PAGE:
Early Morning Fall Mist

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photo by @dalbacky on instagram http://instagram.com/dalbacky

I just peeped outside the front door, through the leaded glass panes, and saw a thin bank of mist out there.

Reminds me of the mist on the farm where I grew up, hanging low in the valley around the house and barn early in the morning.

Mist makes the world mysterious, briefly transforming it into something special — and then it’s gone again, a small gift only for early risers.

Through the back door I see a female cardinal at a feeder that’s been empty all summer. The season is changing, and plants and animals are in a different relationship with each other. Perhaps the birds are starting to stock up again on my bird seed, prepping for winter.

Fall mornings these days include me urging Matthew out the door on time for school — which didn’t work out today. It also includes walking the dog, perhaps with a slight coolness in the air, looking about us as we go, searching for signs of the turning season.

Or is it me that’s turning, entering the fall season of MY life?
The thought lingers, like a thin mist, lying low in my garden.
Maybe.
Or maybe not quite yet.

Here.
In the garden.

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Bird By Bird: On A Quest for the Summer Tanager

I decided to go on a quest for a summer tanager today.

I’m having a “staycation” while the kids are out of town, so, outdoor adventures close to home are in order.

Last week's run through the woods...aka, "Walking Under Raccoons," or, "Touched by a Swallowtail," or "Wish I had bug repellant with me."

Last week’s run through the woods…aka, “Walking Under Raccoons,” or, “Touched by a Swallowtail,” or “Sure wish I had bug repellant with me.”

On last week’s adventure, I ran through Guana Reserve, where I spotted “giant garden spiders, an armadillo, two white-tailed deer, a raccoon in the trees I walked under, a hawk nest, a white cloud butterfly, a swallowtail butterfly, an impassable flooded trail, snakes in the grass, ticks, fiddler crabs, leaping frogs, lizards, birds, and that was enough,” as I noted on Instagram.

This week, I hit the Guana Wildlife Preserve, where my new photographer friend Don Christian said I might spot the tanagers.  “Just head for the oaks and keep looking up in the trees!” he said.

I was thrilled to hear that I might be able to see these mysterious creatures!  I am in love with tanagers.  Last summer I happened upon several scarlet tanagers in the mature woods of the Laurel Mountains in Pennsylvania. I was practically euphoric.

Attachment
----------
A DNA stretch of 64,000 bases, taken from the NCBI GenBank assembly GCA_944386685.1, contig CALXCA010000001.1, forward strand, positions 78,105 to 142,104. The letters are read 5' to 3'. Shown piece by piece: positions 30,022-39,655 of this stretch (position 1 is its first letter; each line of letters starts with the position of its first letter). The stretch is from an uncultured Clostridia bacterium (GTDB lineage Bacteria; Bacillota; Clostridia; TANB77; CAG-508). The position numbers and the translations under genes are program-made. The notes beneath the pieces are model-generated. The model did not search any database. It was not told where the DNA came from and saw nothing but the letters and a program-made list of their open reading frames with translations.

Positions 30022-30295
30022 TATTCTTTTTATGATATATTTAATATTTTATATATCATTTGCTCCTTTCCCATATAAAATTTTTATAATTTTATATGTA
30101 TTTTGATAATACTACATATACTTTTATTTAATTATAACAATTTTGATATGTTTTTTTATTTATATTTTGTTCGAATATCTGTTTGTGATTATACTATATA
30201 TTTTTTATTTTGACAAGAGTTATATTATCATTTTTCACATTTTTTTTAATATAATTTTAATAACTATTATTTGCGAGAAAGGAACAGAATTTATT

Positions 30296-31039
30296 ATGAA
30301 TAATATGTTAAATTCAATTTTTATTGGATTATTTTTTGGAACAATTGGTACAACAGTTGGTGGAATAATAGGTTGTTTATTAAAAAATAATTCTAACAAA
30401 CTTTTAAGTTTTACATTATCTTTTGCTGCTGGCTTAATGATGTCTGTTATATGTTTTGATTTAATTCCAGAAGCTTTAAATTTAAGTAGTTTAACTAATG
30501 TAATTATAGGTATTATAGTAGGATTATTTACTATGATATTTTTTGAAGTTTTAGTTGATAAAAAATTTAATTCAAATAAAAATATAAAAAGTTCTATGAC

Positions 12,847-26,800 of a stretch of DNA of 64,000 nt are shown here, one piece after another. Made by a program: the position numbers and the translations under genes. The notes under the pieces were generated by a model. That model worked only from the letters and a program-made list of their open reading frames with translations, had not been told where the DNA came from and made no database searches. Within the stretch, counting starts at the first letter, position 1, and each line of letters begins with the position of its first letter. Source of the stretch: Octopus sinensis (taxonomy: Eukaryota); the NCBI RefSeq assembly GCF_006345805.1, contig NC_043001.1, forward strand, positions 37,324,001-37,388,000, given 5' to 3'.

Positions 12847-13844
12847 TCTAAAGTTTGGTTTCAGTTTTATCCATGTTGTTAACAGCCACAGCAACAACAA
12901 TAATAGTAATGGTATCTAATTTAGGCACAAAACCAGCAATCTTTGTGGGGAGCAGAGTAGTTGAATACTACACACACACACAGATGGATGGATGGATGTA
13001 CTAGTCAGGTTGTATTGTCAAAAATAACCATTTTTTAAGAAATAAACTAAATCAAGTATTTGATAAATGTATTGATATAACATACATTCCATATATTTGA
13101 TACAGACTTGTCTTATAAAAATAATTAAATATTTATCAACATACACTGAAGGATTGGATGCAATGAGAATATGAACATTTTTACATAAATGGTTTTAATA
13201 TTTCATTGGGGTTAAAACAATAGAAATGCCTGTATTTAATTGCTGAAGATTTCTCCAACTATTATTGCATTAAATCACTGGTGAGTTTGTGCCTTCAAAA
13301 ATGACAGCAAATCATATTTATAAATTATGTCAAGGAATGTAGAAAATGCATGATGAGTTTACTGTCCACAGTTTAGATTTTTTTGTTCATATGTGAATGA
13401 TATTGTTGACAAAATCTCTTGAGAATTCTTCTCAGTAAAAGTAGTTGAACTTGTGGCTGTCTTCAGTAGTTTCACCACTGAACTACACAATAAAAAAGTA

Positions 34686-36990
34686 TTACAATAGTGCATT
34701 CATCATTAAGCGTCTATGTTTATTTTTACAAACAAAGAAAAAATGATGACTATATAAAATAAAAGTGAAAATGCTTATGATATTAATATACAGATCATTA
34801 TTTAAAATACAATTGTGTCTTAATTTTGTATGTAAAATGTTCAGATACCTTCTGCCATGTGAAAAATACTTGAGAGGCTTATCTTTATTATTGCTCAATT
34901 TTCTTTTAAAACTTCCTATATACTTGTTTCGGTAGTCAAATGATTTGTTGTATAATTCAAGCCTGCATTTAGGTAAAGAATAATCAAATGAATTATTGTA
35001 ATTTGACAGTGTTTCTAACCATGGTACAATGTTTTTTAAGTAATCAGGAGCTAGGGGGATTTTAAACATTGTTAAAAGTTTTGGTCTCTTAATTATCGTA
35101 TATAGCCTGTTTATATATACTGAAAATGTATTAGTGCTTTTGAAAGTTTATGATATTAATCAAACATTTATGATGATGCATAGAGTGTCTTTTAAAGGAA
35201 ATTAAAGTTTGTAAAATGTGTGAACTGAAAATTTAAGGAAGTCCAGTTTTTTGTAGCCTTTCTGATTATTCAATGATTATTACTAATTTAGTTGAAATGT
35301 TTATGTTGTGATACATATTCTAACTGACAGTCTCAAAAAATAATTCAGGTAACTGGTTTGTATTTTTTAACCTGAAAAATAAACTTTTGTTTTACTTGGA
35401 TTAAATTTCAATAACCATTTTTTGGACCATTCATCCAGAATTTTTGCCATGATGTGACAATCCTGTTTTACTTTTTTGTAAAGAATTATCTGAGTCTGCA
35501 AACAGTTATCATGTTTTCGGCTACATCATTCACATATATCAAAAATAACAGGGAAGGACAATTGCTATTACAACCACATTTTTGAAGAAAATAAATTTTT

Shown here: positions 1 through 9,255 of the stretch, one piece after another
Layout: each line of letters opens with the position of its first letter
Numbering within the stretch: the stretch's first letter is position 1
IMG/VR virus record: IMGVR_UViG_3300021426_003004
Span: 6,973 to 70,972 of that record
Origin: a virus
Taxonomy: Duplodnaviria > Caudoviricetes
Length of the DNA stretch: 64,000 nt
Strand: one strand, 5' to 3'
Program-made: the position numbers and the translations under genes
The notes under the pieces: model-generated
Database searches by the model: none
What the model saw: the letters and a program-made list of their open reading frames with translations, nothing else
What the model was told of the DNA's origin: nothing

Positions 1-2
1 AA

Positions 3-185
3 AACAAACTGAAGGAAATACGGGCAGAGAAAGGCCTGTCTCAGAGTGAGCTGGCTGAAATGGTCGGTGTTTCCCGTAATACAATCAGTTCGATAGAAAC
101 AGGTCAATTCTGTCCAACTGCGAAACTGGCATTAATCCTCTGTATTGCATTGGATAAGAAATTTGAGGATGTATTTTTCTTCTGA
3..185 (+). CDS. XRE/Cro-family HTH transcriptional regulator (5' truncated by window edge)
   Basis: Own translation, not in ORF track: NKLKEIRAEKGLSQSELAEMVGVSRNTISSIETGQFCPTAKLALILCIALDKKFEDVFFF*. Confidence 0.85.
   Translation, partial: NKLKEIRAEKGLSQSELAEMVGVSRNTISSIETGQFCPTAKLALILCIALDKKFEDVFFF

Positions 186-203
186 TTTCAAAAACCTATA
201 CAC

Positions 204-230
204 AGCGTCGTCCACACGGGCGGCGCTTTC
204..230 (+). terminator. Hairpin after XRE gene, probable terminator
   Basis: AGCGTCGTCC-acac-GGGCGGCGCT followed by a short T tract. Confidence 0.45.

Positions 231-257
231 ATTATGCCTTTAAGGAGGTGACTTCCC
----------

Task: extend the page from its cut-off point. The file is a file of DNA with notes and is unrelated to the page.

My son, Matthew, and I have had summer tanagers on our “watch list” for a few years now, but, I never knew where to find them.

Now I do.

deep in the oak trees at Guana Wildlife Preserve

Deep in the oak trees at Guana Wildlife Preserve

So, I packed a lunch of peanut butter and jelly, scribbled the directions in my journal, stocked up with water, two cameras, natural bug repellant (I HATE that stuff but this was necessary!), my phone, and a song in my heart.

So, this is what “following your bliss” feels like, eh?

But first, the run.  I planned to combine bird-watching AND running the trails.  (p.s. this is not really good for spotting birds).  I figured I would run first, THEN come back with the camera.

Well, it wasn’t great for bird-watching per se, but, I did get to see lots of other things:  beautiful Florida oak groves, many swallowtails, fiddler crabs, and lots and lots and LOTS of flies, mosquitos and horseflies.  But hey — no ticks!  (So far, anyway).

Cool lizard with lunch in his mouth.

Cool lizard with lunch in his mouth.

Once again, as I got to the outer reaches, and took a wrong turn, and ended up further away than I thought, I did say to myself, Hmmm…why DO I have to do everything so hard?  As I turned into a grassy section, the signs said the trails sometimes flood.  Did that stop me?  Oh, no.  I just went deeper and deeper in the woods.

I was on a quest, you see.

Well, eventually, the flooding did stop me, so, I had to turn around.  But that’s when I bumped into the baby armadillo!  Such a cutie!  He was hunched up in the grass, as if he was thinking,  “Hey, if I cover my head, maybe she won’t see me!”  But I sure did, and stopped running long enough to take out my phone and snap a shot — even though the lens was steamed up.  I got super close and he untucked his head and looked up at me, with his cute little pink ears and  sweet face.  I smiled and kept going.

Baby armadillo through my steamed up iPhone lens!

Baby armadillo through my steamed up iPhone lens!

Finally, I reached the parking lot again, and took out my camera for the “bird watch” part.  I thought I had heard an Eastern towhee in the pine section, but I couldn’t tell for sure.  Needed the telescope lens of the camera.

So, very quietly, with a LOT more bug spray on me, I headed down the trails.  I saw a weird lizard with something in it’s mouth, which I now realize was a bug he just ate.  Ewww!  I saw a delightful blue bee, a green dragonfly, wildflowers, a painted lady butterfly, and a lovely brown moth.